Fertility Treatments & Services Infertility Testing

In order to determine if you may still be able to become pregnant with or without assisted reproductive technology (ART), we conduct thorough Infertility Testing for our patients. Before a course of treatment can be recommended, the cause of infertility must be pinpointed as precisely as possible. CFC offers a full range of infertility testing services covering the following key areas that may affect a couple’s fertility:

  • Uterine health
  • Ovarian and fallopian tube health
  • Semen analysis
  • Overall endocrine/hormone health
  • Overall health

As a critical first step, you and your partner will provide your own medical history. Then a directed physical examination is conducted along with blood tests.

Men are encouraged to test their semen through a semen analysis (aka sperm andrology), which examines the seminal fluid itself, along with the sperm in it. The average sample contains 255 million spermatozoa, with 39 million being the low reference, according to the World Health Organization. Testing for motility is also important in order to judge how many of the sperm are active, and are graded A (for progressive motility) through D (for total immotility). The morphology of the sperm is tested to ensure the sperm are properly formed. Even the pH balance of the sperm—7.2-7.8— is taken into account.

For a healthy woman, her immature eggs develop in her ovaries until they are mature enough to be released (ovulation) into the fallopian tubes usually every 28 days. This reproductive system is controlled through hormone signals released from the brain (endocrine system). Fertilization usually occurs in the fallopian tubes when a sperm reaches and penetrates the mature egg. This fertilized egg (embryo) then travels to the uterus where it attaches (implants) onto the uterine wall to achieve pregnancy. The embryo then eventually grows to become a baby in the uterus. Therefore, it is critical for women struggling with infertility to take initial tests to check her ovaries, fallopian tubes and uterus.

An ovarian reserve test is performed to predict egg quality, egg quantity and reproductive potential. The most popular ovarian reserve tests evaluate the woman’s levels of follicle stimulating hormone (FSH), estradiol, and Anti-Müllerian hormone (AMH). Women with elevated levels of FSH and/or estradiol may have reduced pregnancy rates with IVF or may need more medications during IVF. AMH levels generally reflect the remaining number of eggs. Ovarian reserve testing is especially important for women who have a higher risk of reduced ovarian reserve such as women who:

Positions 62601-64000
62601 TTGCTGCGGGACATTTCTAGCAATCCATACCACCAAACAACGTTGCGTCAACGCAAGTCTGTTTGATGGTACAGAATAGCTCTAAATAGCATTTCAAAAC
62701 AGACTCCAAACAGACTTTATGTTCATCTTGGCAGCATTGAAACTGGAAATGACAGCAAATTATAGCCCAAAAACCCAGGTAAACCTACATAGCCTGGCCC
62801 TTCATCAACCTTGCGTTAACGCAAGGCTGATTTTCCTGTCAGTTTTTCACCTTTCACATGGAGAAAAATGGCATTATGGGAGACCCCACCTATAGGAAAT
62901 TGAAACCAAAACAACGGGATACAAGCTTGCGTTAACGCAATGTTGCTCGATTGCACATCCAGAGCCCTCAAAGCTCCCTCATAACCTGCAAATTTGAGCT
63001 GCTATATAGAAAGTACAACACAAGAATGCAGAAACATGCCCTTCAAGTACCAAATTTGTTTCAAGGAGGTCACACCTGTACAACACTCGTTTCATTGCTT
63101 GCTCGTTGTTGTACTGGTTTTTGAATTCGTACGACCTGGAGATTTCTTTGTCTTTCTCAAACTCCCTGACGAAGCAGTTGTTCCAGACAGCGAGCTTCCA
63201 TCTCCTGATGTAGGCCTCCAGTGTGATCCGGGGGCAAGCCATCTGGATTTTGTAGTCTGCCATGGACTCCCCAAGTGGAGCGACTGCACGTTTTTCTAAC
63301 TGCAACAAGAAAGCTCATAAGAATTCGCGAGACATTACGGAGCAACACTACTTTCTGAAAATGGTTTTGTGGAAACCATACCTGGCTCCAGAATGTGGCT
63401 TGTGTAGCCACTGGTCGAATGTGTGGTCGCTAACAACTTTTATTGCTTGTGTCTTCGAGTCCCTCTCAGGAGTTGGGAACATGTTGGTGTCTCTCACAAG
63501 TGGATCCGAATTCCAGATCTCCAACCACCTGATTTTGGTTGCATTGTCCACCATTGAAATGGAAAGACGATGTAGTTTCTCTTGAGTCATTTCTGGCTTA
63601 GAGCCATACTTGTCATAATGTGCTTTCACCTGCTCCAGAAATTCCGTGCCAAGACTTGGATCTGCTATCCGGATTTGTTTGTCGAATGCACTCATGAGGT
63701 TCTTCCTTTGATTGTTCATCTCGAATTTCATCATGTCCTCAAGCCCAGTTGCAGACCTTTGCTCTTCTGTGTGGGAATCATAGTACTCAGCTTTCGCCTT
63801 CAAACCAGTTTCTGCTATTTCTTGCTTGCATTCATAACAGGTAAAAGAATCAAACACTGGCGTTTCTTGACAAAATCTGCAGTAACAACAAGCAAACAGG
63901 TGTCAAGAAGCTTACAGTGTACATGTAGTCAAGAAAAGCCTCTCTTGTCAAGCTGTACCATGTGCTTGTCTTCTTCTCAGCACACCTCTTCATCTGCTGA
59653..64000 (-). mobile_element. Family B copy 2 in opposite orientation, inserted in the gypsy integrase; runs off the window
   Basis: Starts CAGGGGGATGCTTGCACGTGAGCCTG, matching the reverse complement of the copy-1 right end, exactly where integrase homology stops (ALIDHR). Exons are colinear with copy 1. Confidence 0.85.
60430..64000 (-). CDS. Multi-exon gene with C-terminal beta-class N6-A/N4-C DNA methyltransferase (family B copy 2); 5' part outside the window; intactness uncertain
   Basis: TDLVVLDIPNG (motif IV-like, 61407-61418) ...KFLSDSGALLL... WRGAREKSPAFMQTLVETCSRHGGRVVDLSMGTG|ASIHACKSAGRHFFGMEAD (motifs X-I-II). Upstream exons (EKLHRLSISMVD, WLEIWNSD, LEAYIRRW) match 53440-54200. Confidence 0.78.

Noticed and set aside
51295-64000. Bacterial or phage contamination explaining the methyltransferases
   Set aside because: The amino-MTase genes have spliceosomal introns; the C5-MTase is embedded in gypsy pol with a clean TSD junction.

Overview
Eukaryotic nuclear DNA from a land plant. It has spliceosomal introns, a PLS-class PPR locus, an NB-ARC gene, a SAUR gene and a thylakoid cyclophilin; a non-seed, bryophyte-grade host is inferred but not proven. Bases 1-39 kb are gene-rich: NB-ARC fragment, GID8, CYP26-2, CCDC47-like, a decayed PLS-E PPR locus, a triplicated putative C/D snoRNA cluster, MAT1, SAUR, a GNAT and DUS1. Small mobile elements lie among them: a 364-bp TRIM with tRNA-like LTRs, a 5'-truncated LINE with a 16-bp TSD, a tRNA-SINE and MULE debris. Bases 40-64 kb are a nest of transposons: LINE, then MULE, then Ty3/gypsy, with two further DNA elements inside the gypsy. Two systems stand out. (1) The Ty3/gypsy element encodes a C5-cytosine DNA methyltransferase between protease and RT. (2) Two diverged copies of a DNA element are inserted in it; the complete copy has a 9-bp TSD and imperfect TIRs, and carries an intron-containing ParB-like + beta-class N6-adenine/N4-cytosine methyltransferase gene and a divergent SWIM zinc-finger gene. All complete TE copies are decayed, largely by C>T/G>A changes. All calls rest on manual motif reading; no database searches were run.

• are over age 35 years;
  • have a family history of early menopause;
  • have a single ovary;
  • have a history of previous ovarian surgery, chemotherapy, or pelvic radiation therapy;
  • have unexplained infertility; or
  • have shown poor response to gonadotropin ovarian stimulation.

Depending on your situation, we may conduct one or a combination of the following tests to further check your reproductive organs:

  • Pelvic/Transvaginal Ultrasonography: An ultrasound probe is placed in the vagina, allowing the doctor to check the uterus and ovaries for abnormalities such as fibroids and ovarian cysts. The ultrasound also allows the specialist to determine the number and size of the woman’s ovarian follicles, the structures where a woman’s eggs (oocytes/ova) develop to maturity.
  • Hysterosalpingogram (HSG): This X-ray procedure shows if the fallopian tubes are open and if the shape of the uterine cavity is normal. A catheter is inserted into the opening of the cervix through the vagina to inject a liquid containing iodine contrast. The contrast fills the uterus and enters the fallopian tubes, outlining the length of the tubes, and spills out their ends if they are open.
  • Sonohysterography: This procedure uses transvaginal ultrasound after filling the uterus with saline (a salt solution). This improves detection of intrauterine problems such as endometrial polyps and fibroids compared with using transvaginal ultrasonography alone. If an abnormality is seen, a hysteroscopy is typically done.
  • Hysteroscopy: This is a surgical procedure in which a lighted telescope-like instrument (hysteroscope) is passed through the cervix to view the inside of the uterus. Hysteroscopy can help diagnose and treat abnormalities inside the uterine cavity such as polyps, fibroids, and adhesions (scar tissue).

Based on the findings of your tests, CHA Fertility Center can streamline a treatment protocol specifically to your needs. Abnormalities such as polyps, fibroids and endometriosis must be carefully monitored and dealt with as they can interfere with pregnancy and/or gestation, which can lead to miscarriage. Depending on size and location of these abnormalities, the doctor may recommend medication, surgery or other forms of treatments and family planning to help you achieve your family goals.

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